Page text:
QUESTION: Assuming we do not have a prenuptial agreement, should we keep our assets in separate accounts/trusts in case we might separate in the future?
Rama: This is one of those questions that appears simple, but the answer is actually quite complicated and depends on a number of details. The first detail is understanding the difference between pre-marital, non-marital, and marital assets, as defined by the Maryland Family Law Article. Simply stated, pre-marital assets are those assets acquired prior to the marriage. Non-marital assets include pre-marital assets and other assets that are acquired through an inheritance or gift. Non-marital assets can also stem to those assets that are directly traceable to an asset acquired prior to marriage or acquired by an inheritance or gift.
With that understanding, I would ask the client for more information about the assets that they are contemplating keeping separate.
Are these pre-marital assets? If so, then yes, you should continue to keep those assets in separate accounts/trusts and avoid any commingling, i.e. the mixing pre-marital funds with marital funds.
Are these non-marital assets, then the answer would again be yes, you should continue to keep those assets in separate accounts/trusts and avoid any commingling.
However, if these are marital assets, then keeping the assets in separate accounts/trusts does not prevent a Court in Maryland from including those assets in its valuation of marital assets and its determination of a monetary award.
If there are certain assets (whether they are pre-marital, non-marital or marital) that you want to make sure stay separate for purposes of a division of property in the future, then you should make sure those assets are clearly identified in any pre-nuptial or post-nuptial agreement.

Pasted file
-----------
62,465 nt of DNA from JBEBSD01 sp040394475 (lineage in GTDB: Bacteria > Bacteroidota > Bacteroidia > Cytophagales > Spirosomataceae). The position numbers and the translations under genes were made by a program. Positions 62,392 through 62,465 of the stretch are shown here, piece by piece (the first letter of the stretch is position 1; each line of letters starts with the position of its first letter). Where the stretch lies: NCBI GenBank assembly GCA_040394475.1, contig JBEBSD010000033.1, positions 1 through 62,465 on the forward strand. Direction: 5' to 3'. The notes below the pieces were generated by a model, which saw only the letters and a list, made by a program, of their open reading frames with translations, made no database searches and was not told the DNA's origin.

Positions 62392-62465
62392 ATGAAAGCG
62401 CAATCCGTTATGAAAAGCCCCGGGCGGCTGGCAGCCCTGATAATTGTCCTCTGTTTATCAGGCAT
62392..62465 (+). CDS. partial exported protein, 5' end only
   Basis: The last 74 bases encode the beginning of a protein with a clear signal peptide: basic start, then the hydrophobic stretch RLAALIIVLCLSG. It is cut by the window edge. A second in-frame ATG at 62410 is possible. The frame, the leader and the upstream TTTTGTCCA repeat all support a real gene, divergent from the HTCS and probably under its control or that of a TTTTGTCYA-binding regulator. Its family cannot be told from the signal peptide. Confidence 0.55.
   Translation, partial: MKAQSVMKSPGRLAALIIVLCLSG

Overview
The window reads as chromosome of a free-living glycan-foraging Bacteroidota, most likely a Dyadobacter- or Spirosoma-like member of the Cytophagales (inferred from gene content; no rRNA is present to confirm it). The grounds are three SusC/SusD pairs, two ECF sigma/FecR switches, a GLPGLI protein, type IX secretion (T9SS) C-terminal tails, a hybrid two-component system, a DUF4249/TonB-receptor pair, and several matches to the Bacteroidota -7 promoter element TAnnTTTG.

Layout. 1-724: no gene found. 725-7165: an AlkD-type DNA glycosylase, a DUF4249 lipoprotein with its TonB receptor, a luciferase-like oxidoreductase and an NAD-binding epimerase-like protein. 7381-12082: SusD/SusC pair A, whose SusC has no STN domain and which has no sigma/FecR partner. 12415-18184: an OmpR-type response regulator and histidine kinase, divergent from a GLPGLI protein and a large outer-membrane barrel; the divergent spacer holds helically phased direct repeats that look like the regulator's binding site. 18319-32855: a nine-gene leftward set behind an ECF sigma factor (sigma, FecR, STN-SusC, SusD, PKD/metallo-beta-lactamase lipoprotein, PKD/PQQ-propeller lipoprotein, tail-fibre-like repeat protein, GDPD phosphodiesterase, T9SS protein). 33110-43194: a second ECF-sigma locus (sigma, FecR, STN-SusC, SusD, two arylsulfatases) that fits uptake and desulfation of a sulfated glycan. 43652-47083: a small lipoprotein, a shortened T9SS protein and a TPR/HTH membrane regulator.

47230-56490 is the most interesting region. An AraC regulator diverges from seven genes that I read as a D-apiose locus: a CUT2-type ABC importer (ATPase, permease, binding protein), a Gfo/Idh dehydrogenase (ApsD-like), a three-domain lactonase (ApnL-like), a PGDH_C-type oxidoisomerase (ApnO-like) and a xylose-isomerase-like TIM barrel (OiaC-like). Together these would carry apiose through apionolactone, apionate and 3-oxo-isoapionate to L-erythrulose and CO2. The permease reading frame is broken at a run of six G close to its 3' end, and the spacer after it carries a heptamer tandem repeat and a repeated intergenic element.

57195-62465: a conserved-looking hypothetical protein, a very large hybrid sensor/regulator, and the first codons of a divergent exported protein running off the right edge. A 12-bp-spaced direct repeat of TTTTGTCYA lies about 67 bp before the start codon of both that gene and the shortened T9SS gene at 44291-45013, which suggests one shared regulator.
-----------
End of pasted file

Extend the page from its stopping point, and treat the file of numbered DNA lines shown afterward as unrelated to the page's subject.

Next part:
QUESTION: What is a QDRO? Do I need one?
Sarah: The concept of a QDRO can be overwhelming but it helps to first understand why QDROs exist before determining whether one is necessary. As a general rule, ERISA-qualified employee benefits (such as 401(k) plans) are personal to the employee and ownership of such benefits cannot be assigned to other individuals. So, in a divorce, if most of the couple’s marital assets are held in 401(k)s, for example, it would be impossible to divide those assets equally between the spouses without an exception to that general rule. Thus, a QDRO (which is an acronym for “Qualified Domestic Relations Order”) is the exception, allowing an employee to assign all or a portion of his/her benefit (again, like a 401(k)) to a former spouse as part of the overall division of marital property in a divorce. Other tax rules allow this transfer to be a non-taxable event under the right circumstances.
A QDRO is a court order usually prepared by an attorney that must meet certain legal requirements in order to qualify for the exception. Keep in mind that QDROs can be used for other purposes (e.g., collecting a court-ordered support obligation), but it is most often used to divide marital assets in a divorce.
QUESTION: Do I need a QDRO for an IRA?
Sarah: It surprises many people to hear that a QDRO is not a requirement under the Internal Revenue Code to effectuate a tax-free transfer of an Individual Retirement Account (IRA) pursuant to a divorce. Once a divorce decree or other written instrument incident to such a decree is entered by the Court, the IRA owner just needs to direct the trustee or IRA custodian to transfer the appropriate amounts (a fixed dollar amount or a percentage) directly to the trustee or custodian of a new or existing IRA, maintained on behalf of his/her spouse or former spouse. That said, often an IRA custodian or trustee will require certain additional documents or information to effectuate a tax-free transfer of an IRA pursuant to a divorce. For example, most will require a certified copy of the divorce decree. Beyond the divorce decree, particularly if the divorce decree (or incorporated documents) does not set forth the specifics of the division and transfer, the custodian or trustee may require a separate court order (i.e., a Domestic Relations Order (DRO), which is often erroneously characterized as a QDRO), setting forth the parties, addresses, biographical data, amount of the award, account numbers, etc.